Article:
During 2012, the Illinois Supreme Court filed 71 written opinions, 39 in civil cases. Although the total opinion output was down somewhat from recent years, this represents the court's highest number of civil decisions since 2009. And all in all, it was a reasonably good year at the court for the business defense bar, says Kirk Jenkins of Sedgwick LLP.
Presented before the U.S. District Court for the Western District of Pennsylvania in Bell v. Cheswick Generating Station, GenOn Power Midwest, was the question of whether state law nuisance claims for the emission of carbon dioxide were viable in the face of the Clean Air Act. If the Western District’s analysis is correct and applicable to carbon dioxide, such claims will not survive for very long, says J. Wylie Donald of McCarter & English LLP.
The U.S. Supreme Court’s decision to docket Genesis HealthCare Corp. v. Symczyk has suddenly made mooting one of the hottest topics in wage and hour litigation. In Genesis, the court will determine the application of the mooting strategy in a putative wage and hour collective action — a decision upholding mooting may result in a sea change in wage and hour litigation, say attorneys with Baker & McKenzie.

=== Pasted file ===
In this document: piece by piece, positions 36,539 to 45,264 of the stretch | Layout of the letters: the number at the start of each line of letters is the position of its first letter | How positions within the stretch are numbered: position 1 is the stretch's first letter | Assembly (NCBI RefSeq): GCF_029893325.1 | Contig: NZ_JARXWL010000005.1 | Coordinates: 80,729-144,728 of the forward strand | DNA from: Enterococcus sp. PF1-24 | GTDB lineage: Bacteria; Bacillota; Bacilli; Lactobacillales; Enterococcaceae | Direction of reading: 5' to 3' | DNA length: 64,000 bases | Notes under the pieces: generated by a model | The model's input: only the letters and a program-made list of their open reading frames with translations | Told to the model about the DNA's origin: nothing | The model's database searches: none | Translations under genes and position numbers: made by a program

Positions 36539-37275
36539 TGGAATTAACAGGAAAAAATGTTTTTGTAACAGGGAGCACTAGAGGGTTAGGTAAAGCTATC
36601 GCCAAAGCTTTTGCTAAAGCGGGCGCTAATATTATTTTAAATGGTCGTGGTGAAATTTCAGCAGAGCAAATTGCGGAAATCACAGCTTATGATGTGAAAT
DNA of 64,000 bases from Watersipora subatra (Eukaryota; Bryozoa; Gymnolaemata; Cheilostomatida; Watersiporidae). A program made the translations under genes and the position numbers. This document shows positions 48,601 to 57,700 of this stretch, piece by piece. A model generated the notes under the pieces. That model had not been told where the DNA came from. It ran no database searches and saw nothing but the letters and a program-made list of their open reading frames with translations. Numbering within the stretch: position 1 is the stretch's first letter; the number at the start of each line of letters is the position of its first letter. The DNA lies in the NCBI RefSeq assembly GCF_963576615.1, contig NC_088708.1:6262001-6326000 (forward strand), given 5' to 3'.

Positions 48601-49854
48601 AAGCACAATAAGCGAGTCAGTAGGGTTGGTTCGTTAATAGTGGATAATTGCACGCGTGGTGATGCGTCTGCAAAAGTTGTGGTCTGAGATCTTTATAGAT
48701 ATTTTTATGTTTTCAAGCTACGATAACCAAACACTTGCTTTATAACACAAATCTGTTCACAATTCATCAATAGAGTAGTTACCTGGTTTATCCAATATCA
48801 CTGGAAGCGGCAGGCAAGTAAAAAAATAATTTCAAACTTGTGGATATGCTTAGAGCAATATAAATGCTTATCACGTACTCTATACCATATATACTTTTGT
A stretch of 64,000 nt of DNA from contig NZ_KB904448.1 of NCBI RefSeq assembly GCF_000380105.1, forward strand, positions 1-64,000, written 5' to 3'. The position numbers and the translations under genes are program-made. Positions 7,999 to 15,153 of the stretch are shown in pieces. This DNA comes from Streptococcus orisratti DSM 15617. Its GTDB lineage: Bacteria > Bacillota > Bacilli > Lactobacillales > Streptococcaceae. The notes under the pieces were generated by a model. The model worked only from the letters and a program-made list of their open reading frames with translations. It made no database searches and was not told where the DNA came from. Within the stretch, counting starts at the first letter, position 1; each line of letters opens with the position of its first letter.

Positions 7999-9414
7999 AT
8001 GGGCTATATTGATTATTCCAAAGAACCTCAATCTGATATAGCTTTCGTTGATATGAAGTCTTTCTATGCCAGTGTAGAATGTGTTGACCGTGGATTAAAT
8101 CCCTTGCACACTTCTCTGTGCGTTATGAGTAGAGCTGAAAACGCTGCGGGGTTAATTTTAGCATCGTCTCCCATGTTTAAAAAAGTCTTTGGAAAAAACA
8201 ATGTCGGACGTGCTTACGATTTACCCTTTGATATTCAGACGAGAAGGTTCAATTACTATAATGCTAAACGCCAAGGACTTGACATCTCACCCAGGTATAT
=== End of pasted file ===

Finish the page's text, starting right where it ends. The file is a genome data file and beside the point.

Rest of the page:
In Quade v. Secura Insurance, the Minnesota Supreme Court's decision placed issues of causation and extent of damages of property within the authority of insurance appraisers, but questions remain regarding when a liability determination is "incidental" to the analysis of amount of loss, says Emily Cowing of Robins Kaplan Miller & Ciresi LLP.
A Missouri federal judge's decision in Tussey v. ABB Inc. serves as an important reminder to practitioners and to employers of the type of supervision that courts will demand from retirement plan fiduciaries, and the peril of facts that can be used to convince a court that plan fiduciaries are protecting their employer or themselves at the expense of the plan’s participants, say attorneys with Alston & Bird LLP.